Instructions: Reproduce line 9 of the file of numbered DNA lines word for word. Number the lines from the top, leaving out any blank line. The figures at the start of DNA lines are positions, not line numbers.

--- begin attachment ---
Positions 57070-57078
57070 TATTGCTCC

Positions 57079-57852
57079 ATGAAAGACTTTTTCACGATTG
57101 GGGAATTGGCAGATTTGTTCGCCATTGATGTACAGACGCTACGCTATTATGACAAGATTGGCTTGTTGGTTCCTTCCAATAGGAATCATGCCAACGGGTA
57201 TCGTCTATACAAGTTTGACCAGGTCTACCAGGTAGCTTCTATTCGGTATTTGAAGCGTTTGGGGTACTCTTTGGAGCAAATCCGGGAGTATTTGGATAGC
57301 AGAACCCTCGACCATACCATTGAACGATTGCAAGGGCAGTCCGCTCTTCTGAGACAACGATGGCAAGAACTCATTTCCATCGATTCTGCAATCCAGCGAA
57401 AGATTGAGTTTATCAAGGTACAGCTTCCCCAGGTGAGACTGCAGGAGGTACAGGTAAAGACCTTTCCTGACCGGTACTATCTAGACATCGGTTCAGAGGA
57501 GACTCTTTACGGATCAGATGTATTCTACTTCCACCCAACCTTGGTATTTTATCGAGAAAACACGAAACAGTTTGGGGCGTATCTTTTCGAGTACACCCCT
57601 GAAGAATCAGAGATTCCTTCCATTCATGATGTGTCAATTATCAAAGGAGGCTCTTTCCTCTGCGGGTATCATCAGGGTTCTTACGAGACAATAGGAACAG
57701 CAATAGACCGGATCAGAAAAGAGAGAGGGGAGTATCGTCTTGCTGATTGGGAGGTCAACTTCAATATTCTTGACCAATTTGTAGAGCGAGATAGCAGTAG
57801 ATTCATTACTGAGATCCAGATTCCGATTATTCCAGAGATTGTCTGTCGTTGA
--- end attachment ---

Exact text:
57501 GACTCTTTACGGATCAGATGTATTCTACTTCCACCCAACCTTGGTATTTTATCGAGAAAACACGAAACAGTTTGGGGCGTATCTTTTCGAGTACACCCCT